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Rewritable software #12
Rewritable software is a term coined by Jonathan Rees for software that is hard to write but then easy to rewrite.
The software is hard to write in that you spend years patiently writing code, experimenting with complicated ideas, and exploring the problem space. You wrestle with intricate problems, many of them dead-ends, and pull heroic all-night debugging sessions. Gradually though you discover the essense of the problem you are solving and you eliminate the accidental complexity.
The software then is really simple and easy to understand. The complex ideas are conspicuous in their absence. People can read the code, understand it, and write it again themselves. "Is that all there is to it?"
The classic example is perhaps John McCarthy's Lisp interpreter written in Lisp. Jonathan Rees and Richard Kelsey also wrote Scheme48 with this explicit goal: "the name derives from our desire to have an implementation that is simple and lucid enough that it looks as if it were written in just 48 hours."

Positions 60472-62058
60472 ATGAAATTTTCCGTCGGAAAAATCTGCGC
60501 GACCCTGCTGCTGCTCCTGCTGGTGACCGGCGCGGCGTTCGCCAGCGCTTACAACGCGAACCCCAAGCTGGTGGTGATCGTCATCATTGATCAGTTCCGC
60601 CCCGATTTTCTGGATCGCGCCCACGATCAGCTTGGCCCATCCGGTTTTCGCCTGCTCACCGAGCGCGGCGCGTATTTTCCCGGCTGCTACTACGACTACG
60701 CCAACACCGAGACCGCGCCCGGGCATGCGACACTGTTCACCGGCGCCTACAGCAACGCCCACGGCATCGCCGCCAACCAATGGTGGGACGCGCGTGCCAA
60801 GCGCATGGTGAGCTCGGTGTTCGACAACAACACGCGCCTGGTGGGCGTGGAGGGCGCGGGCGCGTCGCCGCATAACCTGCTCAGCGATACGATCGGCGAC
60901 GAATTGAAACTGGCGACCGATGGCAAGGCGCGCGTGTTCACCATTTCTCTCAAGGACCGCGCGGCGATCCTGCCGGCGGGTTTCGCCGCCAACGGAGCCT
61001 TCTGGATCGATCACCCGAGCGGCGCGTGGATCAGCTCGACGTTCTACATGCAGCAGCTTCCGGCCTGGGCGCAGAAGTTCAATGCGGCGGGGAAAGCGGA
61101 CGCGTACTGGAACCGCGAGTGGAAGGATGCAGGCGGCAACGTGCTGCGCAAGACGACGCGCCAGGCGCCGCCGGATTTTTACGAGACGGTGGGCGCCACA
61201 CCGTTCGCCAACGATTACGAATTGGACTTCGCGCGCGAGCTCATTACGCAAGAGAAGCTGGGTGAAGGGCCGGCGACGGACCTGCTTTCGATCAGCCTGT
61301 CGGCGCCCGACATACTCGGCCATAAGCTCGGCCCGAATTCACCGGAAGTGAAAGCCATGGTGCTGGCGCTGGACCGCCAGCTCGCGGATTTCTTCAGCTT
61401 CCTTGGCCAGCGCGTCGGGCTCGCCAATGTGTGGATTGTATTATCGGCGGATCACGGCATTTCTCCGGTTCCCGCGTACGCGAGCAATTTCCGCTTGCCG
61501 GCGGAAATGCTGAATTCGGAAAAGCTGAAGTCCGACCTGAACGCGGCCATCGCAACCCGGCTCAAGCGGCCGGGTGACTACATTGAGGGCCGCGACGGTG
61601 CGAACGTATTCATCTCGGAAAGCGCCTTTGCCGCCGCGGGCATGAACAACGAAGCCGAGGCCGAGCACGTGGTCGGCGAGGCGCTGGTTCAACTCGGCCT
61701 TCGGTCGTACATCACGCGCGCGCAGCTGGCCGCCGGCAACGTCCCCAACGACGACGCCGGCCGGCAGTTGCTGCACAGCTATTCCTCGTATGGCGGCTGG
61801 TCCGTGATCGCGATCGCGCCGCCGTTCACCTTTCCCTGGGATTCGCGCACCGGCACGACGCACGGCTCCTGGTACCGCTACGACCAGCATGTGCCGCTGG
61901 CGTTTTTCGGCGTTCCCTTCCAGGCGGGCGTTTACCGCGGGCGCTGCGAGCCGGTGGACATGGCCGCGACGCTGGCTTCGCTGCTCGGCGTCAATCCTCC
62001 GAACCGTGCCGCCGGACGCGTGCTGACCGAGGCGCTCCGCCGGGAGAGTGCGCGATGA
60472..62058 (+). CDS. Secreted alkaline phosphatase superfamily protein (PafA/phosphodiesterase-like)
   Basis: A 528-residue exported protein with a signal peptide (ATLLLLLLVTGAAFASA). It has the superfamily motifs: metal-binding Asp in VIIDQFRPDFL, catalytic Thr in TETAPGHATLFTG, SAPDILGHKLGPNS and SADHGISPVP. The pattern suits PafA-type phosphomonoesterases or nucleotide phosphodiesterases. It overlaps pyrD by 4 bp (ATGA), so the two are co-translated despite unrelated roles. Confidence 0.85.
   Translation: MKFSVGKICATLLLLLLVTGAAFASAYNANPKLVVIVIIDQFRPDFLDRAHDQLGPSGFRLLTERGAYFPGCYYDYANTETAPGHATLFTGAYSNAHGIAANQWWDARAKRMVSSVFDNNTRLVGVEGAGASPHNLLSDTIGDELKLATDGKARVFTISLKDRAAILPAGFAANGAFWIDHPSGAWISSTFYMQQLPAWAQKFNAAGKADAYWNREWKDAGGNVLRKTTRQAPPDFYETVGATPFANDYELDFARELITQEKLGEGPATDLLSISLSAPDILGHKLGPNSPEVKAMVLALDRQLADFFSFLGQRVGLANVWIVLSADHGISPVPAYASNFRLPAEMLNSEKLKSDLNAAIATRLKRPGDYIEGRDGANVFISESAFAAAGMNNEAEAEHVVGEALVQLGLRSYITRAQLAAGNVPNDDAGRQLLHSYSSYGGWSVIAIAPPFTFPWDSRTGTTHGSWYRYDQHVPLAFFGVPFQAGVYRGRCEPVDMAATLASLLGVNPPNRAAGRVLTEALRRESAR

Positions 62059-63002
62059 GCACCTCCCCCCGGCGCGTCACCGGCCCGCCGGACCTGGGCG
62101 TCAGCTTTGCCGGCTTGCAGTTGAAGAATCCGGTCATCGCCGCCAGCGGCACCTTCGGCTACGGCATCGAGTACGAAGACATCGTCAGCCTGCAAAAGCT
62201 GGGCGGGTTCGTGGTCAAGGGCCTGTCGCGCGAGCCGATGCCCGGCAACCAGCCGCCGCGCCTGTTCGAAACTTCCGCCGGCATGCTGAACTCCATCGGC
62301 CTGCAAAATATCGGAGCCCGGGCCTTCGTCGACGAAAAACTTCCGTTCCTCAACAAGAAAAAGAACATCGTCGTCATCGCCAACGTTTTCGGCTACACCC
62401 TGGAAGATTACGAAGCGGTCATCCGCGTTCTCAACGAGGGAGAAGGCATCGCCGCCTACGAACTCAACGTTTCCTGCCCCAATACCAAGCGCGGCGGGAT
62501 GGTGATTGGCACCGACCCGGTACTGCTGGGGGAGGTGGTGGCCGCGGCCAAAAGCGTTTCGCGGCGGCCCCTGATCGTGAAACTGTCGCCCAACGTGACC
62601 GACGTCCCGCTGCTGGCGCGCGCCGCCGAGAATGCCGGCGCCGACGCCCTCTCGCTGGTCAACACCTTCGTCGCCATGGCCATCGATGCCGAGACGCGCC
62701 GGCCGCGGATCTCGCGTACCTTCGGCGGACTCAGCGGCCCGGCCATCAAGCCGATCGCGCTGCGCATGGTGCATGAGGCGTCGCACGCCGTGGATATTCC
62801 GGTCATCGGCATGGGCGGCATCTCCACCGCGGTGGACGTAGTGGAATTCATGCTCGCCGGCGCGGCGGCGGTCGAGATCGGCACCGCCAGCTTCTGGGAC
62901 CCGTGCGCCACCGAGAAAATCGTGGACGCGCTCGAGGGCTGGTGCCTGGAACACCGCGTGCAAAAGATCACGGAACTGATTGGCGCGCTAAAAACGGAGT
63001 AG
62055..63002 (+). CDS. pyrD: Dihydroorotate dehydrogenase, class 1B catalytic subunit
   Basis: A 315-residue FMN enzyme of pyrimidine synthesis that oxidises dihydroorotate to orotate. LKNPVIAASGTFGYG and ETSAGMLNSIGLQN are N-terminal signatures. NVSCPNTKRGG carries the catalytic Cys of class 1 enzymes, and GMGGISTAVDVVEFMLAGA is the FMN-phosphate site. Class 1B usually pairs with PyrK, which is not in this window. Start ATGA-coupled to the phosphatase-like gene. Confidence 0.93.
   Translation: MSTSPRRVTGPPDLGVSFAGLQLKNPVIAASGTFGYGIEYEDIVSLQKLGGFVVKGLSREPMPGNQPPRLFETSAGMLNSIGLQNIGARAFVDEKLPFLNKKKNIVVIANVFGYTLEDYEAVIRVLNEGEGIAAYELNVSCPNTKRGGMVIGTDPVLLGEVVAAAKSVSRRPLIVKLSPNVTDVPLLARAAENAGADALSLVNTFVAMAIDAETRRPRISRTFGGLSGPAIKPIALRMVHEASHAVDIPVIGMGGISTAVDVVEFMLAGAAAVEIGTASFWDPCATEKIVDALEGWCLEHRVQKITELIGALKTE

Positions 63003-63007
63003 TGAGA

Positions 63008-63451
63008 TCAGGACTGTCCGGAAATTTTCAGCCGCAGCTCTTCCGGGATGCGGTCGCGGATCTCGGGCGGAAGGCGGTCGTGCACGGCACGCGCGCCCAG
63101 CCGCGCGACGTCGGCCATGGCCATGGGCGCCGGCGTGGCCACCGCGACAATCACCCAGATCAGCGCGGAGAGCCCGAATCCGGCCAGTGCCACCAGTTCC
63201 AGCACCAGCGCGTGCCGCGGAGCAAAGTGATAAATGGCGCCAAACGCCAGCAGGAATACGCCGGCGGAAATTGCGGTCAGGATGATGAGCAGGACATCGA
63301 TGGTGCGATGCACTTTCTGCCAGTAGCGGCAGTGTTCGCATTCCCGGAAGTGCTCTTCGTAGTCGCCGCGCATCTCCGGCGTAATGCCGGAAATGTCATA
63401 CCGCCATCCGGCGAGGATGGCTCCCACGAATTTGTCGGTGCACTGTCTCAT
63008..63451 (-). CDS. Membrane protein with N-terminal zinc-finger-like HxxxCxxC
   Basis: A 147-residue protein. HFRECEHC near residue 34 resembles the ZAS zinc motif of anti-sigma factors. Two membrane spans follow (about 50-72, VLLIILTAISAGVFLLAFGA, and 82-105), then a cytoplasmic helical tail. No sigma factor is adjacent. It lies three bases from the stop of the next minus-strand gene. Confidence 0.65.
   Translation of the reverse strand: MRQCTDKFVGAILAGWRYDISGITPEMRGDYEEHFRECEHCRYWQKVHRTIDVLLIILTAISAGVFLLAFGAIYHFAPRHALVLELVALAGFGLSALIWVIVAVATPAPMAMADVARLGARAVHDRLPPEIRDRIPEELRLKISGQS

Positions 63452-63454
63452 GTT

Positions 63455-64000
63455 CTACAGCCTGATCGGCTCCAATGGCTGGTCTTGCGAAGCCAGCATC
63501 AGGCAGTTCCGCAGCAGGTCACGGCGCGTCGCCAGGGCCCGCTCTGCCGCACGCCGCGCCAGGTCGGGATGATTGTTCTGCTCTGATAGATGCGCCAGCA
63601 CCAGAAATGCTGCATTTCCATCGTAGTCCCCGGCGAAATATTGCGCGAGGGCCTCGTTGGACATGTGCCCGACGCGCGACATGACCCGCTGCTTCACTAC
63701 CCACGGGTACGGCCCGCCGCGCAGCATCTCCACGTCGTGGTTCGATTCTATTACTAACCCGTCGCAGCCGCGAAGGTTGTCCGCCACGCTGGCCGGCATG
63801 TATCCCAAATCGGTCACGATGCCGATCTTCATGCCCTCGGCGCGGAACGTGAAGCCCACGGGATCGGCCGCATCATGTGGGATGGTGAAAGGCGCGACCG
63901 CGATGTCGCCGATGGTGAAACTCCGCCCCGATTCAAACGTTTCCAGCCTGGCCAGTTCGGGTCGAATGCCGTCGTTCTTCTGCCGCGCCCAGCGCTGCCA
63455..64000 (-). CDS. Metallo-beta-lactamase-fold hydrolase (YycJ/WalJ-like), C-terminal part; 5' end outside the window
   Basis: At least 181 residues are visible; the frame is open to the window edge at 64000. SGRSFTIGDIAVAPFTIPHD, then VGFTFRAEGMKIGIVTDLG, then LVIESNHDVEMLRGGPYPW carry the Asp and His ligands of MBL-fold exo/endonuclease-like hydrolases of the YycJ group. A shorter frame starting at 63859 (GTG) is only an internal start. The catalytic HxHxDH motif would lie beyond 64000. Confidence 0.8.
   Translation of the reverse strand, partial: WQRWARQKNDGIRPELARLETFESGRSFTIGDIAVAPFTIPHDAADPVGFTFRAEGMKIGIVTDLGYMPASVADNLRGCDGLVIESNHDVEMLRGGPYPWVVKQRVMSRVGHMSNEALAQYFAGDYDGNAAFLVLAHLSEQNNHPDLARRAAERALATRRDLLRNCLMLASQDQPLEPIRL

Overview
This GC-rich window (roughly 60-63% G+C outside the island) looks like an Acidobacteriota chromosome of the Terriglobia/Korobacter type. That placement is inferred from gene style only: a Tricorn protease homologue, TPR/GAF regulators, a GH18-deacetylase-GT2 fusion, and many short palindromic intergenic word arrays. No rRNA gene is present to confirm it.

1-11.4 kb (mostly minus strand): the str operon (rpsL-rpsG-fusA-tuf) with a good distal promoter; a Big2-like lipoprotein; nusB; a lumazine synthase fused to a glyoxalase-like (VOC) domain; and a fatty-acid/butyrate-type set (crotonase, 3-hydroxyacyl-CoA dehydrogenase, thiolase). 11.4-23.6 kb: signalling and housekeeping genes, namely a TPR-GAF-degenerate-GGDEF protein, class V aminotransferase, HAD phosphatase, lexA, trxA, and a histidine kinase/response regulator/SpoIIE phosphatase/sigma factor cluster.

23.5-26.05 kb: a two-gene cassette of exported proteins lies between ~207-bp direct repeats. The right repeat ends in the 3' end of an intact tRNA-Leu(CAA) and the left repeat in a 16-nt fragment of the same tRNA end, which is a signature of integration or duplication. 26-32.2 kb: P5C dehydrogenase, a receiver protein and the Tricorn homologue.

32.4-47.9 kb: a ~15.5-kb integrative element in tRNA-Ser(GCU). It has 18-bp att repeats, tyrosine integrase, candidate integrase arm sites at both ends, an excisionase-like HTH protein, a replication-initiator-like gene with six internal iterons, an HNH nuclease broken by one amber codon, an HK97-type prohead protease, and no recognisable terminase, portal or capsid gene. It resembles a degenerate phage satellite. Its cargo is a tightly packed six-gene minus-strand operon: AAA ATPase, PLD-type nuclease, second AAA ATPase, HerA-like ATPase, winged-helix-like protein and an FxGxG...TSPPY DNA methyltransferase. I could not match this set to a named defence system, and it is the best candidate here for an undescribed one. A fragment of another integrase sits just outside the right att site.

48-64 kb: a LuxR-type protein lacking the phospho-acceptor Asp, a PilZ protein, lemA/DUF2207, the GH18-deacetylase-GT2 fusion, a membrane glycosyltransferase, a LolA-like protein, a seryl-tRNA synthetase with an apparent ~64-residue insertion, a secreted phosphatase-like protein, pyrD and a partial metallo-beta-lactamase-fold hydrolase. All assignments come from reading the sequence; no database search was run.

Snabb Switch aspires to be rewritable software too. We are wrestling with all kinds of complexity: writing device drivers, bypassing operating systems, mapping memories of virtual machines, exploring obscure features of the latest CPUs, and interoperating with many and varied pieces of black-box network equipment.
If we do our job well then after years of intensive development people will be able to read the code and think, "Is that all? I could rewrite that in a weekend."